Fuel filler neck and the pump nozzle

Pump nozzles are in use every day by millions of people worldwide and so many of us sometimes make a mistake of putting gasoline in a diesel car or diesel in a gasoline car. We were on a walk the other day and saw a line of cars from a local company that had a sticker on each filler flap describing the type of fuel that goes into the tank. Probably it was a maintenance guy who put them on after rescuing his coworkers a few times when they mistakenly filled the tank with the wrong type of fuel. 

It reminded me of my own experience. It was 9PM, December, cold and very dark outside. That week I was driving my mum's car which uses gasoline and I filled up her tank a few days before. But that day my wife gave me a lift and she came to pick me up. It was after 12 hours at work and we stopped at the grocery store on a way home adding an extra hour on top of 12. After the store we stopped at the gas station as we were running out of fuel. I didn't even think about which nozzle I grabbed and put in a filler neck but I realized it was not the right one when I pulled it out. I filled the tank of our diesel car with a gasoline.

It cost me 100€ and at the end I had 50 liters of gasoline in 5 10l containers. I know it is not life threatening if a gasoline is put in a diesel car. I know that the engine can't break if it happens. But it's annoying. I had to park a car, call someone to pick us up, waited there for half an hour in the cold and came home one hour later without a car. I had to borrow the car the next day, go to a garage, wait for them to empty the tank, pay for it, get my wife from work, drive her to the garage so we could drive home both cars. It took me the whole working day to get it sorted.

There is at least the convention of green nozzle for gasoline and a black nozzle for diesel (in Europe at least, because in USA green nozzles are used for diesel). But is it enough? Some can argue that it works with traffic lights (red for stop and green for go) but some people drive trough red light not even noticing their mistake (I was with a friend once in a car when she did it). No wonder then, that people mistakenly fill the gasoline in diesel cars if there is no danger associated with it.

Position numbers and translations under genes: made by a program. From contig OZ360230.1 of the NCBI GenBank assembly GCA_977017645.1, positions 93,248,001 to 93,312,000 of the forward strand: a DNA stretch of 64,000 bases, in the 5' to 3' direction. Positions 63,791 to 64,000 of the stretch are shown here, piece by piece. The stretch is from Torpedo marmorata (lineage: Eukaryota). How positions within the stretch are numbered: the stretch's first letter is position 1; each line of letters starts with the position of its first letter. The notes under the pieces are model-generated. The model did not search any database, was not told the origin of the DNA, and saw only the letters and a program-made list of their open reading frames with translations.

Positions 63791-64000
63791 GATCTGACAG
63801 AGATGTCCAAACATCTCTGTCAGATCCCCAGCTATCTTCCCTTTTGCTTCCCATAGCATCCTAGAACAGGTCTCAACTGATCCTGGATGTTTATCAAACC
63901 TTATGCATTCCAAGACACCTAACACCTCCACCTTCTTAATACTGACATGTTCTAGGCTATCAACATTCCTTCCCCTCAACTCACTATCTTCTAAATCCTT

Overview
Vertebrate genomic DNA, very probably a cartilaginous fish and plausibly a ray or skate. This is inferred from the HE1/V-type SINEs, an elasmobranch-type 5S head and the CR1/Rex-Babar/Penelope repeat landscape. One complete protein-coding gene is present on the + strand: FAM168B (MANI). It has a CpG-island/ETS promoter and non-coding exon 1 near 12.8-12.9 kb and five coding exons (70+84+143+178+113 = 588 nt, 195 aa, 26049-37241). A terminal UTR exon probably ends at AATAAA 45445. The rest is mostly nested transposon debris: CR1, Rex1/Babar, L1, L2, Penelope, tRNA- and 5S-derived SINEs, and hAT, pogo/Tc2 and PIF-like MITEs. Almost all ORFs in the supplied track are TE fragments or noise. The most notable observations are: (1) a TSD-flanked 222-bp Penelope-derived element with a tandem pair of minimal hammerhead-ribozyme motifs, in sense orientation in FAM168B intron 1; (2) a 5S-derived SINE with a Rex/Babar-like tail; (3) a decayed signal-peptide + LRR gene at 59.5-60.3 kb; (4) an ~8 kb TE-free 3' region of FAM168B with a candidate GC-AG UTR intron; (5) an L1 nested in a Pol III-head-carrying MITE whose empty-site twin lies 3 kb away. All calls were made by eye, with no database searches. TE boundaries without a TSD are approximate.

But while there's nothing much to be done on streets (forget cameras and fines), making mistakes on gas station could be simply prevented. For example: round nozzle for gasoline, square for diesel, triangular for natural gas ... each of different colour. Filler necks should be of  the shape to accept only appropriate nozzle. That simple.

Edit: I just remembered a series of ads from Slovenian Ministry of internal affairs inviting drivers to drive carefully, within speed limits, fastening seat belts, etc. A part of every ad were these smiling faces that resemble my shaped nozzles :). But without colours ...


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Alan Dix on :

now wasn't there baby toy when I was little ...

but of course it is all about standards, Standards, STANDARDS :-/

I'm not sure about the structural qualities of the different shapes (the bend at the end is hard!), but I'm sure do-able given will.

The problems always is not having a good idea of where things should be but the path from here to there.

Often the only time this can happen is when something new is introduced.

This happened when unleaded petrol was introduced. The green pumps have a slightly smaller nozzle than the old red 4 start pumps. This was because many cars using unleaded petrol also had catalytic converters which were spoiled by using leaded petrol (far more costly mistake than the petrol in a diesel engine, although some turbos can suffer). So as the green petrol pumps were new it was possible to standardise on a different diameter making it almost impossible to put leaded petrol in an unleaded engine ... of course it was still quite possible to do it the other way round :-/

In electrics, there are regulations meaning that when you design a new connector for low-voltage equipment it has to be impossible to accidentally fit into any existing high-voltage plug.

Here, as in the petrol pumps, it is only the new entry that gets designed, you have to live with the older ones.

Matjaž Kljun on :

I'm aware of how old habits and things in use are hard to change (separate taps are one of them :)). But why introducing round nozzles with unleaded petrol? I still remember bigger red nozzles and bigger black nozzles for diesel. But in the last 15 years all old big nozzles were replaced with smaller ones even diesel nozzles for cars. So (almost) all nozzles were replaced.

I used to have an old Mercedes (it turned 31 last year when I sold it) with HUGE tank neck so I could use both big and small nozzles. I used to stop on pumps for trucks and fill my tank in less than a minute. I can't use these truck pumps anymore with my new Fiat. The square diesel nozzle for example would still fit in my old Mercedes neck (it was big enough) and it would still fit in my new Fiat with diesel engine. But it wouldn't fit in any petrol car.

Something similar happened to universal phone chargers. Main players had to sit down and decide to make things easier for users. But in this situation the "environment" was in question and as "environment" is a very popular term nowadays it wasn't that hard.

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